Use of fossil fuels such as coal, gas and oil increased by almost 700 per
cent between 1961 and 2001, the study said.
Burning fossil fuels - in power plants and automobiles, for example -
releases carbon dioxide, which experts say contributes to global warming.
The planet is unable to keep pace and absorb the emissions, WWF said.
Populations of land, freshwater and marine species fell on average by 40
per cent between 1970 and 2000. The report cited urbanization, forest
clearance, pollution, overfishing and the introduction by humans of
nonnative animals, such as cats and rats, which often drive out indigenous
species.
"The question is how the world's entire population can live with the
resources of one planet," said Jonathan Loh, one of the report's authors.
The study, WWF's fifth since 1998, examined the "ecological footprint" of
the planet's entire population.
Most of a person's footprint is caused by the space needed to absorb the
waste from energy consumption, including carbon dioxide. WWF also measured
the total area of cities, roads and other infrastructure and the space
required to produce food and fibre - for clothing, for example.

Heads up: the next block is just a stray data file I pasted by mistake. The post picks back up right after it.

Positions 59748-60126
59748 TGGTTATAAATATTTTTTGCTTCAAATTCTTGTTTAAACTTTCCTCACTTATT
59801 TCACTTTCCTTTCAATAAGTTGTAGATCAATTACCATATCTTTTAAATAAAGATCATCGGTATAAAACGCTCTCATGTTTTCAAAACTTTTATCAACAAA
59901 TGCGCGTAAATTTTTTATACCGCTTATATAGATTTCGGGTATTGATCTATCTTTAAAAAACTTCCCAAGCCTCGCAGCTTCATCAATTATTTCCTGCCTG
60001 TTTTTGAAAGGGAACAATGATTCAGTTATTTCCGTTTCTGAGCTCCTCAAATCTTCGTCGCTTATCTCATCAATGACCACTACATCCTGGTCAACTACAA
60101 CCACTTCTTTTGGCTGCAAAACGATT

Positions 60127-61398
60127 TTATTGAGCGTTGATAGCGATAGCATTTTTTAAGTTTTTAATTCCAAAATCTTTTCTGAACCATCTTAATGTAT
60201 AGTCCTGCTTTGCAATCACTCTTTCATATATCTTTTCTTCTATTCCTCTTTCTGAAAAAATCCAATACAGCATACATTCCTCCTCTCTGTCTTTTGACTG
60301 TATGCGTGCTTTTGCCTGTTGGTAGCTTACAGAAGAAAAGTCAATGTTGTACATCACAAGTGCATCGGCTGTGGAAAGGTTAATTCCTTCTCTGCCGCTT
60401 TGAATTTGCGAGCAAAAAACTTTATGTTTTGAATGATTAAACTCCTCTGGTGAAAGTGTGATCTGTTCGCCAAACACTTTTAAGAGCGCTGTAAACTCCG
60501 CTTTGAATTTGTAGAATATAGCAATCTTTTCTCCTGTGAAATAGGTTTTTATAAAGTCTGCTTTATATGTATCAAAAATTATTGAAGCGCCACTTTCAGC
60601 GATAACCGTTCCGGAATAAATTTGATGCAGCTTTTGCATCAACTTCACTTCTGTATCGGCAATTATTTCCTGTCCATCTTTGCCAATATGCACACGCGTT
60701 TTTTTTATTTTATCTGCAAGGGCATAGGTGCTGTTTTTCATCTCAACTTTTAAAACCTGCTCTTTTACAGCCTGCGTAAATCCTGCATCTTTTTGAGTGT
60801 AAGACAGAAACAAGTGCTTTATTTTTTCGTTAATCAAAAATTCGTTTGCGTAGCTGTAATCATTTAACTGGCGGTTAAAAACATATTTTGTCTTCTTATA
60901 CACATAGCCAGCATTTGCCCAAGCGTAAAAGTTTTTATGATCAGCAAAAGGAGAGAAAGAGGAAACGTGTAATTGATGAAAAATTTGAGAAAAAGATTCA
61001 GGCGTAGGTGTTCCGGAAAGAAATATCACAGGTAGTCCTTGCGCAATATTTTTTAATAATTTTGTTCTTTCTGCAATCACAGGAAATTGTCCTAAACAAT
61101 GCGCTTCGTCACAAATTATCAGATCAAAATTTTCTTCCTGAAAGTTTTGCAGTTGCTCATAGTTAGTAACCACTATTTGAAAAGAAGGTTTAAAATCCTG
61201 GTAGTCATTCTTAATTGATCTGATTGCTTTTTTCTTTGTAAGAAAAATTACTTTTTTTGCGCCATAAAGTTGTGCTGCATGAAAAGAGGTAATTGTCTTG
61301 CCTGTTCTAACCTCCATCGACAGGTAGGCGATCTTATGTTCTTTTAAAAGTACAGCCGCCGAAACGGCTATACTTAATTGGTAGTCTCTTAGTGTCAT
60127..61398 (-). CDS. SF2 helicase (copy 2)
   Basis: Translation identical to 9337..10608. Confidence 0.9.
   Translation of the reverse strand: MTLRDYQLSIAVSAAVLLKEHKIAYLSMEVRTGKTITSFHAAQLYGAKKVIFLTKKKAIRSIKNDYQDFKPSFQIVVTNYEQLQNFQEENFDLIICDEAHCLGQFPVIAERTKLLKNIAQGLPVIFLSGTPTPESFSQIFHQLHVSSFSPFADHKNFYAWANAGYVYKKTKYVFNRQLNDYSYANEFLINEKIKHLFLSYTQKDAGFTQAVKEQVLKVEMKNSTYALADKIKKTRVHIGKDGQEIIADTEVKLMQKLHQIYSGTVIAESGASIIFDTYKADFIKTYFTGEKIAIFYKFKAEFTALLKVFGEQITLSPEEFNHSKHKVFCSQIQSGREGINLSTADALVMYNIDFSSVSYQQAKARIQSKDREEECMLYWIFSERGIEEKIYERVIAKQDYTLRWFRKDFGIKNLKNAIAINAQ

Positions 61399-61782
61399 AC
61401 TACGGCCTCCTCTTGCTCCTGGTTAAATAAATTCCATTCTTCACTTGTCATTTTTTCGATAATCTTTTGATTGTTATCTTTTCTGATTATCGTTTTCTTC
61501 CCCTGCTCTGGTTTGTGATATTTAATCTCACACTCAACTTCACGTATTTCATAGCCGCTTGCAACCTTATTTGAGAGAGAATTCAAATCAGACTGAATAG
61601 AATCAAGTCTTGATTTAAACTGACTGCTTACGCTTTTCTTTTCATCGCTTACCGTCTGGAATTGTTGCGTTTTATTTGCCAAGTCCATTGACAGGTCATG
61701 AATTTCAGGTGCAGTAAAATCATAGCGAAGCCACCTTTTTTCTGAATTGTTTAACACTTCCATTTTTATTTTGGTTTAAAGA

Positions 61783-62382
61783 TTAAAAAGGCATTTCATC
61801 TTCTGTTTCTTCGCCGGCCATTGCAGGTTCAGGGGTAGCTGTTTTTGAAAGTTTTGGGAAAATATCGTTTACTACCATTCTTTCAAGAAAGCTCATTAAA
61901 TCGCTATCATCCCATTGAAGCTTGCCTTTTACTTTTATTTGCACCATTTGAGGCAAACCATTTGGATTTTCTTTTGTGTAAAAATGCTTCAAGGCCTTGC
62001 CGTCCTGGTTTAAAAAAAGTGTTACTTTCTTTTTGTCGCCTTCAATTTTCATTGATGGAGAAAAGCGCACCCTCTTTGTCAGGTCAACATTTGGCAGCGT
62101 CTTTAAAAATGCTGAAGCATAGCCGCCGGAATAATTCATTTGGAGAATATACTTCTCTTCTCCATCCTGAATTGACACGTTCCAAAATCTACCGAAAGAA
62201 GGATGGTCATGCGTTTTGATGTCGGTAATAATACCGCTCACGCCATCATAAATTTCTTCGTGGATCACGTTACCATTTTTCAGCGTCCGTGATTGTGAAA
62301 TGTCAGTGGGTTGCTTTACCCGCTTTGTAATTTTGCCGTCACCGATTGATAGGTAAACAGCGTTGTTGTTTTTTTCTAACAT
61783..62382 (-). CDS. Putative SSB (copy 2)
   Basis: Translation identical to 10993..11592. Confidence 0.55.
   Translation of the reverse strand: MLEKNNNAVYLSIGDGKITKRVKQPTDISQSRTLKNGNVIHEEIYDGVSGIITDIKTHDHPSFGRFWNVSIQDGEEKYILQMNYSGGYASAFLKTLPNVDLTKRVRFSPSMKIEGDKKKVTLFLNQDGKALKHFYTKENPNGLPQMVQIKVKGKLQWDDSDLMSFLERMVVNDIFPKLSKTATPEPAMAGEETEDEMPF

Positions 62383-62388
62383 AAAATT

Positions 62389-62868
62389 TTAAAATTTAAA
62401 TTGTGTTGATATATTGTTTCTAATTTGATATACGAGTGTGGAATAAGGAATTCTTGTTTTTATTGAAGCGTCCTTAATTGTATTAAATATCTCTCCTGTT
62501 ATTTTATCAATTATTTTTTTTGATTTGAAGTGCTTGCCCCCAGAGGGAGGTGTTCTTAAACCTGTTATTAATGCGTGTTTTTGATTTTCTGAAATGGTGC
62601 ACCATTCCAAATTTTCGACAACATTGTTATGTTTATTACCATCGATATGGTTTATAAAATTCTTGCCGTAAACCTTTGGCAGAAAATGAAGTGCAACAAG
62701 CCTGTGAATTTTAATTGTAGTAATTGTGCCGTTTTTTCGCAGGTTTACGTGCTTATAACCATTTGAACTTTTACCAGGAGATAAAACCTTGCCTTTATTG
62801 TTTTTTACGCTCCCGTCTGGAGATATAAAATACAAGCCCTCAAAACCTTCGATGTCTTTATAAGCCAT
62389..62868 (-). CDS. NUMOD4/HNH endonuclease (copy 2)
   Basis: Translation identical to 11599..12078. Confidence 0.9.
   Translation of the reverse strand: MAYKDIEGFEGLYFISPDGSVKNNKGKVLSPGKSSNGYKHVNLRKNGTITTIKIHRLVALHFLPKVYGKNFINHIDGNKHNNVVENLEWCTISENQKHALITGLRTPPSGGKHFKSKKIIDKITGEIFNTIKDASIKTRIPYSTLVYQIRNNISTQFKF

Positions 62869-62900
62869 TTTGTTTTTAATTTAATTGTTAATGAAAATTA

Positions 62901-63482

"We don't just live on local resources," so the footprint is not confined
to the country where consumers live, said Mathis Wacknagel, head of the
Global Footprint Network, which includes WWF.
For example, western demand for Asia's palm oil and South America's
soybeans has wrecked natural habitats in those regions, so the destruction
is considered part of the footprint of importing countries. The same
applies to Arab oil consumed in the United States.
The findings are similar to those in WWF's 2002 report, which covered the
period up to 1999. But the latest study contains more detailed data
stretching to 2001. It shows the situation has changed little in most
countries and is now more worrying in fast-growing China and India.
The world's 6.1 billion-strong population leaves a collective footprint of
13.5 billion hectares, or 2.2 hectares per person. To allow the Earth to
regenerate, the average should be no more than 1.8 hectares, said WWF.
The impact of an average North American is double that of a European, but
seven times that of the average Asian or African.
Residents of the UAE, who use air conditioning extensively, leave a
9.9-hectare footprint, two-thirds caused by fossil fuel use. The average
U.S. resident leaves a 9.5-hectare footprint, also largely from fuel.
Swedes leave a seven-hectare footprint, but most is caused by land use.
Like its Nordic neighbours, the country has won praise from campaigners
for cutting fossil fuel use.




The average Canadian leaves a 6.4-hectare footprint, the report said.
The study also warned of increasing pressure on the planet's resources
amid spiralling consumption in Asia.
Loh said governments, businesses and consumers should switch to
energy-efficient technology, such as solar power.